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What phonics sounds is your Year 1 child learning?

(12 Posts)
AndiMac Thu 27-Sep-12 08:09:37

I'm just curious what phonic sounds your children are learning at the start of the school year. We've been given homework sounds to practice with them over the course of a week, 2 words per sound. Last week it was "ay" as in pay and "ee" as in need. This week it's "igh" as in sight and "ow" as in snow.

I just feel that "igh" is a pretty difficult sound to be learning to read and spell this early in the school year, especially since the "ing" sound is still relatively new from reception. My daughter has "lighter" and "snowing" as two of her four words and the similarities of the letters is getting her confused.

I was looking on the BBC website and it says that "igh" is taught 3rd term in Year 1. While I understand it doesn't have to be taught exactly to that schedule, the first month of school seems to be perhaps early. Or do others have the same sort of difficult sounds and I'm completely off-base?

radicalsubstitution Thu 27-Sep-12 08:23:45

DS had an 'igh' homework last week (yr 1). He also had a couple of phonics homework tasks with igh last year in Reception. To be honest, it is not a sound that he has found difficult to learn to read as it is almost always pronounced in the same way (apart from in 'eigh' words). It's not as confusing for him as 'ear'.

I'm not sure if this is normal or not. He is in the 'core' phonics group at school - he is not G&T and doesn't need extra support.

Indith Thu 27-Sep-12 08:25:59

Ds1 did it in reception. I don't have a clue what sounds he is doing in year 1 so far! I think they didn most things in reception and will reinforce in year 1. Might have done things like "tion" this year but not sure, he knows the sound but I can't tell you if he knows it for this year or last.

Fuzzymum1 Thu 27-Sep-12 09:23:03

Those sounds were done in reception at the beginning of the summer term IIRC, can't say I know what sounds he's working on specifically now as we don't get phonics sent home to practice this year.

MegBusset Thu 27-Sep-12 09:28:48

DS1 did 'igh' in reception, I think they covered all the basic sounds in YR actually.

AndiMac Thu 27-Sep-12 09:55:38

Okay, thanks for the feedback. Guess DD will just have to knuckle down and learn it!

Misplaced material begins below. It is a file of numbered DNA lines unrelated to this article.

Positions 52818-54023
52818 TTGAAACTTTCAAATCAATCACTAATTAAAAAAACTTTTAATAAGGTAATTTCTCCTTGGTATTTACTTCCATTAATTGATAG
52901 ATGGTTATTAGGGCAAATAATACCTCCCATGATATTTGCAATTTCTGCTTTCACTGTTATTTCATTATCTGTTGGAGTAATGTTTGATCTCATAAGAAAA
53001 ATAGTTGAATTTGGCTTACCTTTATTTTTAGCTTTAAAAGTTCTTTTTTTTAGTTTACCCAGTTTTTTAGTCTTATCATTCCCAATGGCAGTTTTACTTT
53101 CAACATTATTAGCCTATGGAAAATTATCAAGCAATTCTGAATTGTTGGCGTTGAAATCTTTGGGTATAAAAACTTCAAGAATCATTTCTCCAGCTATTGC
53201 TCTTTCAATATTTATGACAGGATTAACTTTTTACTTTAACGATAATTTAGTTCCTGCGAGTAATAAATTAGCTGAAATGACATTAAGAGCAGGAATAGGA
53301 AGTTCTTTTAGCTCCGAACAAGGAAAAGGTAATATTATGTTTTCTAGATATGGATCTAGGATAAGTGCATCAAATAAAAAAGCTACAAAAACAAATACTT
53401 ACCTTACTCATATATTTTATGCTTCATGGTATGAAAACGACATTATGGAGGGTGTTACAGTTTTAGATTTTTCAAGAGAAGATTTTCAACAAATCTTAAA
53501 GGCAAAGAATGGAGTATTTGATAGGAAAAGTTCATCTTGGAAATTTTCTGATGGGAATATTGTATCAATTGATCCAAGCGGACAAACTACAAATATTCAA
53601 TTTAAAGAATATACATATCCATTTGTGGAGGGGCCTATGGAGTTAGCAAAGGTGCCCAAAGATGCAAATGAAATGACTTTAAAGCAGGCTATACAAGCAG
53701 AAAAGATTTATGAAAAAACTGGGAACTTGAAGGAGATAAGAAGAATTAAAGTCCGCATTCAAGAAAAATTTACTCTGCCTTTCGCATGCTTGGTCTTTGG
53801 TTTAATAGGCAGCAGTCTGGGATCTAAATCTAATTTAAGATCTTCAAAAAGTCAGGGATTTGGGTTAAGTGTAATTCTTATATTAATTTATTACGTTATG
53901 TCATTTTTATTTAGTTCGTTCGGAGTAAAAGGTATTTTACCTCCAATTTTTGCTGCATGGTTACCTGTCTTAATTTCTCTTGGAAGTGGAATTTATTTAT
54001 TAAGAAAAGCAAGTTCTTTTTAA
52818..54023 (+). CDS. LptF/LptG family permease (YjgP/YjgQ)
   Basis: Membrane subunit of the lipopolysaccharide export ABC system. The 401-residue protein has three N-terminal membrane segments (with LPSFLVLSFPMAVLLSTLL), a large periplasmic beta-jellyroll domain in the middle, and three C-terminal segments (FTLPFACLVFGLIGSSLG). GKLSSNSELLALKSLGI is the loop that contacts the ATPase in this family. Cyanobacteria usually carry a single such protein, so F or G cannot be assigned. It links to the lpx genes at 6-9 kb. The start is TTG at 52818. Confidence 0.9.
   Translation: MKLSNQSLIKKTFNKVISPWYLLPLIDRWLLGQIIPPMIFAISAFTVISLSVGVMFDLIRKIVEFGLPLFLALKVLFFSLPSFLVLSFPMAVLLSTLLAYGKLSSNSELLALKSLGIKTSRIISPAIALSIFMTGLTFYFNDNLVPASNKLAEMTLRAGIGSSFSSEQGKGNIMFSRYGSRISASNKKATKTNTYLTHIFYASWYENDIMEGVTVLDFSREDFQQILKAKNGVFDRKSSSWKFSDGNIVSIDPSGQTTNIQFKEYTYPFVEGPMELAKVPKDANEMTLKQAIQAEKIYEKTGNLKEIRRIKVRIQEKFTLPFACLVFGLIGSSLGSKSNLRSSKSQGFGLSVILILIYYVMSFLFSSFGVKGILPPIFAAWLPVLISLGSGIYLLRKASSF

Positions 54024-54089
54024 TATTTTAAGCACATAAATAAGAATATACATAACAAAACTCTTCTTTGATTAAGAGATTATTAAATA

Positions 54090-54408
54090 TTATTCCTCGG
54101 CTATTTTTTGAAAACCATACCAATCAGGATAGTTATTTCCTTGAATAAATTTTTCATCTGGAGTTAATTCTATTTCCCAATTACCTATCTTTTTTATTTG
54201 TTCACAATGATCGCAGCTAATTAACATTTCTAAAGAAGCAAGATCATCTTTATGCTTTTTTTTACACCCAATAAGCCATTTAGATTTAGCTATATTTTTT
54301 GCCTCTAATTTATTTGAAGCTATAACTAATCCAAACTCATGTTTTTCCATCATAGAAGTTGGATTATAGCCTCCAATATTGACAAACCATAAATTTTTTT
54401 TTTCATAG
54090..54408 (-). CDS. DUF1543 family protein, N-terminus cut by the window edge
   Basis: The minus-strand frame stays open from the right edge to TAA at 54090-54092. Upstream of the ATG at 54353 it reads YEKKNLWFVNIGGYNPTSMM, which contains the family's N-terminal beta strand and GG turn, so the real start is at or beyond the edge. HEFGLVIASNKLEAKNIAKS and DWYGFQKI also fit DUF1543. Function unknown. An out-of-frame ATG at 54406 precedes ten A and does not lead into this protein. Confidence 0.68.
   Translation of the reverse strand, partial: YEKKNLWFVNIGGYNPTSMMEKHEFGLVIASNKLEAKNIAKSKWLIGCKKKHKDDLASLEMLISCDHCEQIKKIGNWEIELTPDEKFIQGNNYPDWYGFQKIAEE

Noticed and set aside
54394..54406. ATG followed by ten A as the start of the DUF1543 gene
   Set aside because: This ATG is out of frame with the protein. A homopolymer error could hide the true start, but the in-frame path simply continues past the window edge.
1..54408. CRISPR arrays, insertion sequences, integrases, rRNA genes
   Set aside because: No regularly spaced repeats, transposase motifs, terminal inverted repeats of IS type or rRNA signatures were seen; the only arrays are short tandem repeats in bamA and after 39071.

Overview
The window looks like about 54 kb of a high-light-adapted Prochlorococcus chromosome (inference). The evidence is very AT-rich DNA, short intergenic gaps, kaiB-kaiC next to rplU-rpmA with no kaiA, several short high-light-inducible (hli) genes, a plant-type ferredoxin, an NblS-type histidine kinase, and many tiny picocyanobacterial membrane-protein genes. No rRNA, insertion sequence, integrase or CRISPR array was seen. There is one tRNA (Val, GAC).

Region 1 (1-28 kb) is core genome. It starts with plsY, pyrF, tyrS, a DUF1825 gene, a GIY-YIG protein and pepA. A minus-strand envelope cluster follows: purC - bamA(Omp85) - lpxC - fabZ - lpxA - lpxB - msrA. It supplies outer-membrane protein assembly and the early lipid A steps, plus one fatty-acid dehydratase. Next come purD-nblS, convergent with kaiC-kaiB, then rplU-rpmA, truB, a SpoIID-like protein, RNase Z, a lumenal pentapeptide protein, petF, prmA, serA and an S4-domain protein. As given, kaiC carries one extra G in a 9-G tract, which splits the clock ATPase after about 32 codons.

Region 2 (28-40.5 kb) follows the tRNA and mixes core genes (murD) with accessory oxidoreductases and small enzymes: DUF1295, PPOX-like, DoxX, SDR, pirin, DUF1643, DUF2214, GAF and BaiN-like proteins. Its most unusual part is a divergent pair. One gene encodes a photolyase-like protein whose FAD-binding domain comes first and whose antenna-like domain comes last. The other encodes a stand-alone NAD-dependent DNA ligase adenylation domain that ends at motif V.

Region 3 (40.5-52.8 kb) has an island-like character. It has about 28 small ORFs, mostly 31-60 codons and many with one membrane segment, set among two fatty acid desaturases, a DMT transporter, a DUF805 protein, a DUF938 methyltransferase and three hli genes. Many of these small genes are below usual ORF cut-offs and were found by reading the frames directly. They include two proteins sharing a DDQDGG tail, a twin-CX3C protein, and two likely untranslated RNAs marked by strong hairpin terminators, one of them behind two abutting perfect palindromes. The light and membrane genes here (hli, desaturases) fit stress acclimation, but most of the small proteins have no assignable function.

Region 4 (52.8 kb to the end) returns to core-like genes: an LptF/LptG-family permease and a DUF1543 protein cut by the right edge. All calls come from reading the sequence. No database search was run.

Rosebud05 Thu 27-Sep-12 09:58:06

My dd's school differentiated for 'special phonics' around half-term in YR and in addition to the daily class work, they divided into groups and were working at different paces.

Some of the children definitely covered these sounds in YR, some are probably doing these now and it's very likely that some children haven't been taught them yet in Y1.

Mashabell Thu 27-Sep-12 10:14:40

The good thing about igh is that it has a regular pronunciation, but not many common words have just the igh spelling. Here they are, in case u want to practise a little more:
fright, frighten
night, tonight
Masha Bell

AndiMac Thu 27-Sep-12 10:21:14

Thanks for the list. It's not so much the reading it, it's having to produce it by writing it that is an issue.

BBC has a load of good flash games for different sounds and also exercise sheets, which made it slightly more interesting this morning, but still lots of moaning to do it.

RiversideMum Thu 27-Sep-12 17:19:40

It depends on the programme the school uses. Some programmes teach "igh" as the first way of spelling the "ie" sound and will have done it in reception. Usually in Y1, they start introducing alternative ways of spelling the different phonemes. "ing" is not a phoneme - it indicates the present continuous of a verb, the children should have learnt "i" and "ng".

AndiMac Thu 27-Sep-12 17:24:11

Yes, the gerund form. I was just trying to keep it simple, referring to the sound and the spelling, rather than the point of grammar. But interesting to know different schools use different programmes. I certainly know within our village, never mind the borough, they have different practices for learning handwriting.

mrz Thu 27-Sep-12 17:41:34

My Y1 class have been learning one letter 2 sounds (o as in got and go) and have just moved onto different ways to write the /ay/ sound (ay, ai, a_e, ey, ea).

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